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Sunday, May 24, 2009

Cycling Toronto's somewhat safe streets

Two things happened to me today on my way to and from the gym.

I took my retro blue Road King cruiser which I have fully restored and went carefully through one of the busiest areas in Toronto (Bloor and Yonge intersection). I parked and locked my bike up and while walking across the Bay-Bloor cross-walk a crazy old bitch in a Honda nearly ran me over.

Proof to me that walking is just as dangerous as cycling.

In 2008 there was 1,068 bicycle accidents reported to Toronto police (see map of 2008 bike accidents). In contrast there was many thousands of pedestrians hit by cars. True, there is way more pedestrians than there is cyclists, but the number does seem relatively low for a city of 5 million people. At approx. 3 accidents per day and only 1 fatal bicycle accident in all of 2008, that seems awfully safe.

The Top Five Most Dangerous Intersections in Toronto
Bay and Dundas - 7 accidents in 2008
College and Crawford - 7 accidents in 2008
Queen and Broadview - 5 accidents in 2008
Yonge and Dundas - 5 accidents in 2008
Bloor and Bathurst - 4 accidents in 2008

Approx. 90% of the accidents are the result of "doorings" (someone opens their car door and unsuspecting cyclist goes straight into it). For those keeping track, if a police officer notices a dooring or gets called to the scene of a dooring accident its a fine that can range over $200, and the cyclist can sue for injuries because its 100% the fault of the person who opened the door without paying attention.

Doorings however are reduced significantly on streets with bike lanes. Its a tricky matter. Cycling in the middle of the vehicle lane tends to piss off car drivers. Cycling on the side of the lane puts you at risk for more pot holes and doorings.

So there is the need for more bicycle lanes (and safer intersections for pedestrians too). To that end the city of Toronto has announced it plans to spend $70 million over the next 10 years increasing Toronto's bike lanes, removing pot holes, etc. The plan hasn't been approved yet, but proponents of it are pushing hard for it. Cycling advocates approve of the plan and say giving bikes more room on the road and more people will ride them, reducing congestion and smog.

Leaving the gym I crossed the street once more (no crazy drivers this time) and found a little surprise waiting on my bike: A printed note titled "I LIKE YOUR BIKE, SHOW IT OFF!!!!" which was promoting a June 6th 2009 event for a Vintage Bicycle Contest, a silent auction, a bike accessory sale, obstacle course and a free BBQ.

Its taking place at 29 Barton Ave (1 block north of Bloor/Yonge).

For more details see (which is sponsoring the event).

So apparently I am not the only one who fusses about my retro blue Road King.

Monday, May 18, 2009

Designer bicycle baby stroller from the Dutch

Is it a bicycle? Or is it a baby stroller? Or is it an expensive death trap for your toddler?

The Dutch sure do love their bicycles, so its really not surprising a designer from the Netherlands has come up with hybrid bicycle-baby-stroller. Its not the first of its kind... but its one of the more stylish. (Technically its a tricycle-baby-stroller, but whatever.)

The problem with mixing two different things is that the final concoction tends to be... ugly. This one, known as the Taga, attempts to be as stylish as possible, hoping to lure the high-class cyclist parent.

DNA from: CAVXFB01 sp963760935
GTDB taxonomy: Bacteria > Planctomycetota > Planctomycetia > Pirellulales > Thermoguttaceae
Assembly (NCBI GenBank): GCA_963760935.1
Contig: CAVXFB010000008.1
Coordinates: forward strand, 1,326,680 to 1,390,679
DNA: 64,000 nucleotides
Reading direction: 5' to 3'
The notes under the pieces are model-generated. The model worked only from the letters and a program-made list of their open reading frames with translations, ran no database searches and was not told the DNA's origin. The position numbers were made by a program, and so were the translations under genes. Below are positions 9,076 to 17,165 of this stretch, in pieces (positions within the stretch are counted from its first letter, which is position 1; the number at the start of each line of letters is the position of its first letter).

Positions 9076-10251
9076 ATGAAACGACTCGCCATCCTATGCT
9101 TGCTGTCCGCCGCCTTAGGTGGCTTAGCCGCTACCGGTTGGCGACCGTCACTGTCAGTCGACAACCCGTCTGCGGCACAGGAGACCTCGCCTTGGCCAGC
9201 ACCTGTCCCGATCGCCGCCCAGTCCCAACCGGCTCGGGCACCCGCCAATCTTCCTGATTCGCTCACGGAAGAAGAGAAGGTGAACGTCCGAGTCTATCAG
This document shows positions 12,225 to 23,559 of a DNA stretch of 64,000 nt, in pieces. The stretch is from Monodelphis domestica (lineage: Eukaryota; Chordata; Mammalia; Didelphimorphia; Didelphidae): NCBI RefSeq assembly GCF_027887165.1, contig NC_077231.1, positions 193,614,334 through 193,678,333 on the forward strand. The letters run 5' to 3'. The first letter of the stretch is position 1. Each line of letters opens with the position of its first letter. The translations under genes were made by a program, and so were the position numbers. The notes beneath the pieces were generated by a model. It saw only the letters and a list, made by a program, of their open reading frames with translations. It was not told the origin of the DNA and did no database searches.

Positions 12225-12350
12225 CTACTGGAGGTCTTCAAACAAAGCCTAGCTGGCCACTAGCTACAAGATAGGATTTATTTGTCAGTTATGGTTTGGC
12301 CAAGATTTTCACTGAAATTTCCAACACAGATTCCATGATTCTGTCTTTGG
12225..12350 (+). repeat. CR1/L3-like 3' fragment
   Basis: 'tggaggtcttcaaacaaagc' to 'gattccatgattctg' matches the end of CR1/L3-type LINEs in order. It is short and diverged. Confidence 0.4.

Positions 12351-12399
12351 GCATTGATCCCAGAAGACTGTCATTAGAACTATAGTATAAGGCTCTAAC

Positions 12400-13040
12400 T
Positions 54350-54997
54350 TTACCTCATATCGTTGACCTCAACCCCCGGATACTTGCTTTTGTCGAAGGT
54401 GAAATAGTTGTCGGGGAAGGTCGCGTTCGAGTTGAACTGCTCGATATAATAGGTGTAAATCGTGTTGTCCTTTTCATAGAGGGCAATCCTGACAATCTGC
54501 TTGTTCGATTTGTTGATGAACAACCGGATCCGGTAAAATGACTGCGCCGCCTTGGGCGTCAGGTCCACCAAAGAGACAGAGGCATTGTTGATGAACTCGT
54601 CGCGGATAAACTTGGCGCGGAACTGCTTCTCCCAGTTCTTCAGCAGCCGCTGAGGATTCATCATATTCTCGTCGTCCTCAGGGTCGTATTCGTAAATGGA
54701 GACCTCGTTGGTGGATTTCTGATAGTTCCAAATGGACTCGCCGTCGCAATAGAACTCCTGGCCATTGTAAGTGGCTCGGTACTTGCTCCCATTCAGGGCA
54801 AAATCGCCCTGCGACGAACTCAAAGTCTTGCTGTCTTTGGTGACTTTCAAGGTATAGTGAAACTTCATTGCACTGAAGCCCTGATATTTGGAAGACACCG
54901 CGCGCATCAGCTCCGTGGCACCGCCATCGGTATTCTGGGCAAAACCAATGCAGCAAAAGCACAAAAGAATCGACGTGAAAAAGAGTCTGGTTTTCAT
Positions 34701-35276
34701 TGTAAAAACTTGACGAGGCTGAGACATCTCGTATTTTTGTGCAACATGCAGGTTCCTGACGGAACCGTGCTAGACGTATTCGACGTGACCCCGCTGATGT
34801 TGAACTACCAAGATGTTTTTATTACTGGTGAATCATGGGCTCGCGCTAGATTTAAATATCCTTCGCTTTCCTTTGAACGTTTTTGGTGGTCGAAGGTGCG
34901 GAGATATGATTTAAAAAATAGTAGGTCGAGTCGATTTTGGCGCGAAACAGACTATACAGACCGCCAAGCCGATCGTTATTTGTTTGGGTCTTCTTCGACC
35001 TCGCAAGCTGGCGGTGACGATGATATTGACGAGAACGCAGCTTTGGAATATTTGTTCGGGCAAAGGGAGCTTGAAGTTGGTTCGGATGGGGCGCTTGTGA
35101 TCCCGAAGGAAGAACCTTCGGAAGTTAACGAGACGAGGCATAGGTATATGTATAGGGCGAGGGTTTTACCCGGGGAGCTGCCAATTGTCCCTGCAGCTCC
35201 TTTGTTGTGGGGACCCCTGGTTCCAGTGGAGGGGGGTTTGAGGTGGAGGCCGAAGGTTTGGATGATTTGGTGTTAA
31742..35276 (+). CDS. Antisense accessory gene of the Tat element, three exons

More so, it converts (in roughly 20 seconds) into a regular stroller, and is thus "the ultimate get-fit gadget for yummy-mummies" says the company. Children are carried in traffic-facing seats between the handlebars and strapped in with a five-point seatbelt, effectively making the baby a hood ornament (although thats pretty standard for baby strollers).

"If you come to a situation where you don't want to cycle or you're not allowed to cycle, at the subway or in a supermarket, in less than 20 seconds you can convert it into a stroller," says Jeroen de Schaaf, Taga's European manager. The company is hoping to launch the Taga in North America this summer.

So far the Dutch manufacturer has won three European design awards for its coveted bicycle-buggy concoction and is being wildly endorsed by parenting blogs online (freaking yuppies jumping on the latest bandwagon). It sells in Britain for £1,695 (over $3000 CDN).

Its not lightweight however, clocking in at 64 pounds despite Taga's aluminium alloy-frame Taga. That is roughly three times heavier than an average bicycle, so I guess the yuppies will be getting a workout pushing this thing everywhere.

Worse, it has an internal 3-speed gear hub (which means good luck cycling up hills in that thing). Anybody living in San Francisco or a place remotely hilly would be better off choosing a different way to tote their kid around.

The thing is apparently so hard on the uphills that health experts are warning its not good for post-partum mothers. "The abdominals and lower back are so fragile post-partum," says Toronto mom/personal trainer Dara Duff-Bergeron, who specializes in helping post-partum mothers get back into shape. "I don't know how many moms could take that."

Some mothers are just plain concerned about the scary prospect of sticking their kid way up front. In a frontal crash the kid would be the first to be injured (and bicycle helmets for toddlers are hard to come by).

So does the Taga get my thumbs up? $3000 CDN so you can put your kid's life at risk while looking like a complete yuppie? I think not.

(At the very least it should have a lot of bicycle mechanics scratching their heads and muttering about idiots who will buy anything when people come in to have it repaired.)

Wednesday, May 13, 2009

Inexpensive Folding Bike

Check out this great article in Momentum magazine by musician/bicycle mechanic guru Smokey Dymny:

A Great Little Inexpensive Folding Bike

In the article he says: